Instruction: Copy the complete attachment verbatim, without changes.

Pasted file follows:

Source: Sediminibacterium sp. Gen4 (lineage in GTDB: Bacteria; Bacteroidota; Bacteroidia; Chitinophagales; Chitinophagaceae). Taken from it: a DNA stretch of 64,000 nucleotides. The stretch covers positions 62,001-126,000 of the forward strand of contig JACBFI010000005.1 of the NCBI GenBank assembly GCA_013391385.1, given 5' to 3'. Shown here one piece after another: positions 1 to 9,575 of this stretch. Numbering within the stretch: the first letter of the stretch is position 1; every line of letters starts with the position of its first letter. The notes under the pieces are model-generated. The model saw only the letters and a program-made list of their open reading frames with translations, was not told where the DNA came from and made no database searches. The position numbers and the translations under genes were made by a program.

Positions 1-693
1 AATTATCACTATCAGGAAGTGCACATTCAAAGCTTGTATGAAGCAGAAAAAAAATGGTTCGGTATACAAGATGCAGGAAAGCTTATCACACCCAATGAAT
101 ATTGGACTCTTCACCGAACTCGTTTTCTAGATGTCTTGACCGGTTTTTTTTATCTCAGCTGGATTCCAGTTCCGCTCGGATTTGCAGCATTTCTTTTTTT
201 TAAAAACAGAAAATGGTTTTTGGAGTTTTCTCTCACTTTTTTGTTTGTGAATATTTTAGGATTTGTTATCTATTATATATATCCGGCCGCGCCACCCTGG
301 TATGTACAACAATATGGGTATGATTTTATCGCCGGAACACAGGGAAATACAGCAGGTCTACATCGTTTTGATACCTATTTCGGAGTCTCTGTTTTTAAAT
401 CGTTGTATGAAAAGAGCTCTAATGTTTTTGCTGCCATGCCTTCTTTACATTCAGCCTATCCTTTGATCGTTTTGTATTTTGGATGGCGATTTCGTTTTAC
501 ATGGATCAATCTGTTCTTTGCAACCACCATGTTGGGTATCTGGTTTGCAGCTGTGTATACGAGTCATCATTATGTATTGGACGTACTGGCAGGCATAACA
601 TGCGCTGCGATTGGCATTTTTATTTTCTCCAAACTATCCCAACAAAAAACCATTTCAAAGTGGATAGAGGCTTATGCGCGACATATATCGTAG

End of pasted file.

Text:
Source: Sediminibacterium sp. Gen4 (lineage in GTDB: Bacteria; Bacteroidota; Bacteroidia; Chitinophagales; Chitinophagaceae). Taken from it: a DNA stretch of 64,000 nucleotides. The stretch covers positions 62,001-126,000 of the forward strand of contig JACBFI010000005.1 of the NCBI GenBank assembly GCA_013391385.1, given 5' to 3'. Shown here one piece after another: positions 1 to 9,575 of this stretch. Numbering within the stretch: the first letter of the stretch is position 1; every line of letters starts with the position of its first letter. The notes under the pieces are model-generated. The model saw only the letters and a program-made list of their open reading frames with translations, was not told where the DNA came from and made no database searches. The position numbers and the translations under genes were made by a program.

Positions 1-693
1 AATTATCACTATCAGGAAGTGCACATTCAAAGCTTGTATGAAGCAGAAAAAAAATGGTTCGGTATACAAGATGCAGGAAAGCTTATCACACCCAATGAAT
101 ATTGGACTCTTCACCGAACTCGTTTTCTAGATGTCTTGACCGGTTTTTTTTATCTCAGCTGGATTCCAGTTCCGCTCGGATTTGCAGCATTTCTTTTTTT
201 TAAAAACAGAAAATGGTTTTTGGAGTTTTCTCTCACTTTTTTGTTTGTGAATATTTTAGGATTTGTTATCTATTATATATATCCGGCCGCGCCACCCTGG
301 TATGTACAACAATATGGGTATGATTTTATCGCCGGAACACAGGGAAATACAGCAGGTCTACATCGTTTTGATACCTATTTCGGAGTCTCTGTTTTTAAAT
401 CGTTGTATGAAAAGAGCTCTAATGTTTTTGCTGCCATGCCTTCTTTACATTCAGCCTATCCTTTGATCGTTTTGTATTTTGGATGGCGATTTCGTTTTAC
501 ATGGATCAATCTGTTCTTTGCAACCACCATGTTGGGTATCTGGTTTGCAGCTGTGTATACGAGTCATCATTATGTATTGGACGTACTGGCAGGCATAACA
601 TGCGCTGCGATTGGCATTTTTATTTTCTCCAAACTATCCCAACAAAAAACCATTTCAAAGTGGATAGAGGCTTATGCGCGACATATATCGTAG